For example, a regular practice of auditing and performing “checks and balances” for financial reporting will often allow you to spot areas of concern faster. Once you realize a problem, you can address it before it worsens.

Protecting Assets While Planning Your Exit

Business owners can also take steps to protect their personal and business assets as they work their way toward retirement.

While the previous tips to minimize risk will often also help protect assets, there are additional steps owners can take now to further protect their personal assets and the overall value of their company.

Uncouple Your Personal Assets from the Company

Many business owners choose to involve their personal assets in their business.

For example, they might pledge their personal assets as collateral for a business loan. They might personally guarantee loan payments or have assets that are really company assets in their name.

While these practices might have been useful at some point while building and growing your company, they need to be addressed long before you make your exit.

Untangling business and personal assets will allow you to make a much cleaner break from your company as you move into retirement.

Consider a Mandatory Buy-Sell Agreement

If you own your business with someone else, you might want to consider creating a mandatory buy-sell agreement.

These agreements set up specific terms and conditions to trigger a sale that the other owner must accept. In many situations, one partner just has to express that they want to sell to trigger a valuation and sale process, as further described in the agreement.

Buy-sell agreements can also be useful for single owners making a more gradual transition out of their company.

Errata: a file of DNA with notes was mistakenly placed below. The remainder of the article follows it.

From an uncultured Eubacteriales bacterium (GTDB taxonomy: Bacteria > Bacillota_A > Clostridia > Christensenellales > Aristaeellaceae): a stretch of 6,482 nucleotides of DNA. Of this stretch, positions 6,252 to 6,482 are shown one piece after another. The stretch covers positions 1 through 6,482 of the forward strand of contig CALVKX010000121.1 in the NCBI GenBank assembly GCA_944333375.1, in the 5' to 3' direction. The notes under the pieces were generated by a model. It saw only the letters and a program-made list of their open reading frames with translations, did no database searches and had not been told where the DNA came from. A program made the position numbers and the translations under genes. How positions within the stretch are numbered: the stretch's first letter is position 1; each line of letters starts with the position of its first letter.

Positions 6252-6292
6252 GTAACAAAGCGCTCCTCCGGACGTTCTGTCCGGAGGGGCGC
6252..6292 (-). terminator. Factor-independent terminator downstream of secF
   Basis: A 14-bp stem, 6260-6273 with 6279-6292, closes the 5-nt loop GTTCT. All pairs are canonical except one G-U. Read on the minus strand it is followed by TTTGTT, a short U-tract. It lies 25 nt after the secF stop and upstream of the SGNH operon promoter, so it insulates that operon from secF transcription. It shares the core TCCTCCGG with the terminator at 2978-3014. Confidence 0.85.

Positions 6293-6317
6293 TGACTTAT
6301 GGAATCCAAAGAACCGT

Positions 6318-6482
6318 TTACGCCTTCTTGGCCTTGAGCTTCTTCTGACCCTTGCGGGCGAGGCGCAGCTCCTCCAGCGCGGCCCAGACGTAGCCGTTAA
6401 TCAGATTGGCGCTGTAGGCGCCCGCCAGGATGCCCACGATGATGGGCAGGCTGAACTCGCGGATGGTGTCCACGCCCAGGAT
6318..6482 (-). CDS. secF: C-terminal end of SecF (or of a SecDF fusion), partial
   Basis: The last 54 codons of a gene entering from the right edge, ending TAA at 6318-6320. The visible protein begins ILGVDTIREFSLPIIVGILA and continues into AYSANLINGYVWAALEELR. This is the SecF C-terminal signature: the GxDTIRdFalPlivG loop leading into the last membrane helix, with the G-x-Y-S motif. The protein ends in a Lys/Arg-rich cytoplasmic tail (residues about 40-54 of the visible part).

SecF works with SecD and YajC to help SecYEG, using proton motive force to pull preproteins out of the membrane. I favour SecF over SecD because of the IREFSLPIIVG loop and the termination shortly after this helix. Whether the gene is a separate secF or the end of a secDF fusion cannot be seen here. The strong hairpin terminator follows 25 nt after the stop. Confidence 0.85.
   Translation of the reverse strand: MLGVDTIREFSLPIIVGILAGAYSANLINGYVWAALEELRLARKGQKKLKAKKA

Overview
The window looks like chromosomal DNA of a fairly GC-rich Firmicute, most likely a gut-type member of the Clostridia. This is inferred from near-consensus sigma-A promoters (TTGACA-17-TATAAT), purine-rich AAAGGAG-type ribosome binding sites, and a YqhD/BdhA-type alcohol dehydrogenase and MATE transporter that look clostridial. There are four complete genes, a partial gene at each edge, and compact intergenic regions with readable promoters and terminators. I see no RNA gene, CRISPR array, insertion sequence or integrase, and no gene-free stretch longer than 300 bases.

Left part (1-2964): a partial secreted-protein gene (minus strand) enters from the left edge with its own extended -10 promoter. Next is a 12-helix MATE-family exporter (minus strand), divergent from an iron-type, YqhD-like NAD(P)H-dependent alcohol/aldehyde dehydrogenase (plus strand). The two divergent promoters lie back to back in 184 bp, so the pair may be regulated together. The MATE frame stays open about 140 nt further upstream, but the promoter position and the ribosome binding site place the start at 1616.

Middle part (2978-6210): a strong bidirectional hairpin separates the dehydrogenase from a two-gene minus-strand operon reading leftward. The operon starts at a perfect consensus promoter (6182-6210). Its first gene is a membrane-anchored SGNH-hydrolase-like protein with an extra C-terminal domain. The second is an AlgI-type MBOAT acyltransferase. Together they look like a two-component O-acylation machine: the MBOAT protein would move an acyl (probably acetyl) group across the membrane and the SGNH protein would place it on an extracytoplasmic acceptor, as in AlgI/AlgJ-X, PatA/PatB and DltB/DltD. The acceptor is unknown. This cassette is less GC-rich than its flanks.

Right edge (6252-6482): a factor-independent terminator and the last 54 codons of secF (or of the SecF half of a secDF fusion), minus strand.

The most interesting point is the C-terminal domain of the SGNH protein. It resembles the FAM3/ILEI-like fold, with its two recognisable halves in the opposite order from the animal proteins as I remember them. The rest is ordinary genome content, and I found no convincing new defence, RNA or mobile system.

For instance, imagine you are selling the company to a friend or relative, but he needs some additional mentoring before he is ready to take over. In that situation, you might want to create a buy-sell agreement that forces a sale using a certain method at a specified period of time. That way, everyone is on the same page about how and when the sale will take place.

Get Help with Your Exit Strategy

Planning your exit will take time, but when business owners set themselves up for a clean exit well in advance, the entire process can be much smoother. Contact one of our accounting professionals today for more information.

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Biz Tip Topic Expert: Nicole Gralapp, CPA, CExP™

Nicole Gralapp, CPA, CExP™

Nicole is a Principal at SVA Certified Public Accountants working primarily with closely-held businesses and individual clients. Nicole performs a variety of tax, assurance and business consulting functions. She provides clients with technical expertise in areas such as tax planning, financial reporting, financial projections, budgeting, financial and estate planning and review of internal controls. Her experience in the hospitality, restaurant, construction and professional services industries gives her the ability to consult with clients in a variety of areas.